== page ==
- Robert Reiter shares what he’s learned from the pandemic
- How collaboration has been the key to maintaining “together time” in a remote world
- The metaphorical “one that got away”
From a leadership perspective, what is the most significant insight you can share in terms of what you have learned during the pandemic?
One thing I think most people are realizing, given the nature of the pandemic, is how much we took in-person teamwork for granted. It’s hard to overstate the importance of communication when it comes to running a team or any type of leadership, so the pandemic has helped us hone and refine the ways in which we communicate and has encouraged us to be really thoughtful about working collaboratively, despite the isolation of this year.
On a more technical level, the virus has presented new challenges related to employee safety. That’s another thing I’ve been thinking a lot about this year: How can I ensure the safety of a team of 7,000 scientists and R&D employees spread across 50 countries?
In a Bayer video, you said, “What’s exciting to me is … seeing people get together, and work together, and solve problems together … it’s really cool stuff.” How has the pandemic impacted the ability of your teams to share in this important ‘together’ time?
Collaboration is key to everything that we do here at Bayer. It’s crucial to finding the solutions we need to solve the problems that our planet is facing. While the pandemic has altered our sense of “together time,” our high levels of collaboration have prevailed, thanks to the acceleration of our adoption of digital tools to do our work.
We’ve been able to take advantage of this digital sphere not only to continue working collaboratively, but to help push all of agriculture forward. Even as many members of our global R&D team were pulled away from labs and into remote work, we continued to further research initiatives that will hopefully play a key role in shaping the future of agriculture.
In that same video, you said, “I should have realized I was going to be a scientist at a really young age.” Would you please elaborate on that?
I think my inclination to science was obvious to many of the adults in my life before it was to me. I was immensely curious from a very young age. How many five-year-olds do you know who read the encyclopaedia for fun? Even from that age, I was always seeking out whatever was cool and new, and science really sparked that curiosity.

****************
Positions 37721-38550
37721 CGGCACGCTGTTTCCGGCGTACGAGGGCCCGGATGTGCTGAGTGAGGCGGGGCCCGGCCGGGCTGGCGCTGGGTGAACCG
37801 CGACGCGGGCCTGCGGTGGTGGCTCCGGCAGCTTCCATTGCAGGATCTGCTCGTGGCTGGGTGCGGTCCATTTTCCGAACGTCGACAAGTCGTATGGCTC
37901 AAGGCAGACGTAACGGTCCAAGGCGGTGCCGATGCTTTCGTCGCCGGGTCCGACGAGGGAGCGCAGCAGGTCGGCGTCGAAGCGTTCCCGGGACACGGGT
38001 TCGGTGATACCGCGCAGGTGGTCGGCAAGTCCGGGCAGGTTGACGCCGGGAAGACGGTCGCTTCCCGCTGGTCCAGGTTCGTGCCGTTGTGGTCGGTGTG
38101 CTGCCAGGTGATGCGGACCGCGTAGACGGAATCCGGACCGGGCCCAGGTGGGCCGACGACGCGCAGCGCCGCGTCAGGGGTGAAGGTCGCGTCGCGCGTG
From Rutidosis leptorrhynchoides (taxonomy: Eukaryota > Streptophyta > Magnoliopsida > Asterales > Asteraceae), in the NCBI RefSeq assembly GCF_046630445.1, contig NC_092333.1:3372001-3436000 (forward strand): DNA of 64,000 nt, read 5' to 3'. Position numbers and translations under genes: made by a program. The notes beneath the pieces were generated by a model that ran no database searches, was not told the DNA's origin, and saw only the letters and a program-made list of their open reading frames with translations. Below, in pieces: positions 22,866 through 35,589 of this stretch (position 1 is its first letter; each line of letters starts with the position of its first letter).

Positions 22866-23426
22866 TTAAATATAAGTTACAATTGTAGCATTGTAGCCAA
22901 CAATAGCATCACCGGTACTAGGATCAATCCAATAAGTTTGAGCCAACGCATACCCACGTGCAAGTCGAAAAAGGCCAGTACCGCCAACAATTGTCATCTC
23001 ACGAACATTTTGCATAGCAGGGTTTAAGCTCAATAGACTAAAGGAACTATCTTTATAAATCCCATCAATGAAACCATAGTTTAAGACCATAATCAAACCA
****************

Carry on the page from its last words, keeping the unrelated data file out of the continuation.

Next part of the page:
I think the best example of this was my 6th grade science fair: I decided I wanted to demonstrate cellular respiration at the molecular level, with Styrofoam balls and toothpicks that could come apart to show the cell bonds breaking and forming. I’m sure the science teachers that were judging had a hard time believing that, not only had I made this model on my own, but I understood it enough to explain it.
You started with Bayer in August 2018. What was the biggest leadership challenge you confronted that summer as Bayer and Monsanto were becoming one company?
I’d say the biggest challenge, but also the greater opportunity, in this merger was overseeing a seamless integration of our two pipelines and R&D platforms. It gave us a great chance to map out a clear path forward and give a vision for the R&D organization. It definitely showed us the power and potential of our combined portfolio, which was incredibly exciting, even if a little daunting at the time.
Speaking of leadership, how has your family influenced your leadership style?
I credit a lot of my empathetic nature to my family. My parents both immigrated from Europe to Canada, and they managed to build a good life for themselves and for me from when I was very little. They fled World War II, and my grandfather went missing in a labor camp, so hearing the stories of their struggles and heartbreaks gave me a lot of empathy for the human experience.
I try to weave in this sense of empathy throughout my work, especially as a leader. Empathy is key for connection. With such highly collaborative work, it’s crucial to have a baseline level of empathy and respect for one another. I try to be that example for my team.
Talk about the metaphorical “one that got away”. Is there a project that eluded you? Why? And if you could return to it, what would you do differently?
Several years ago, I led an effort to acquire a startup company in the human genetics space. I felt that their capabilities in data science would help to accelerate our efforts in agriculture and could give our company a potential future position in human healthcare, which was not part of our scope at the time. We ended up not doing the deal because of reputational concerns.
The startup was subsequently acquired by a group of investors and sold 3 years later for roughly 20 times the acquisition cost. This was obviously a great deal financially, but it was possibly a missed opportunity that could have shifted our strategy significantly. In retrospect, I learned a good lesson. If the fundamentals of a project or deal make sense, we can and should work harder to address the concern of stakeholders.
With respect to your company scientists, what non-technical skills do you most highly value?
Given the collaborative nature of our work and the extra challenges we face in the digital sphere, I’ve come to really value openness and a strong sense of resilience in my team. So much of science is finding roadblocks and then figuring out how to overcome them. It takes someone who is personally driven, open to trying new things, and willing to take those roadblocks head on to find success in the field and the lab. In addition, curiosity is key. You always have to be thinking about what’s to come and be invested and engaged enough to seek our new answers and new solutions.
What technology trends are you following most closely, with an eye toward how they may impact the work of your scientists, and Bayer’s future growth?
One that really captures me is the acceleration of digital transformation and Artificial Intelligence. The heart of what we do here in the R&D department is aim to help customers be more successful in their harvests, and digital capabilities have come to be essential in realizing that goal.
Using data on the farm is still so new, and we have the chance to combine various platforms into solutions that fit each customer on an individual basis. Through the innovations in the digital realm, we’re helping our customers farm square meter by square meter in a way that helps them optimize the potential for our seeds and crop protection products.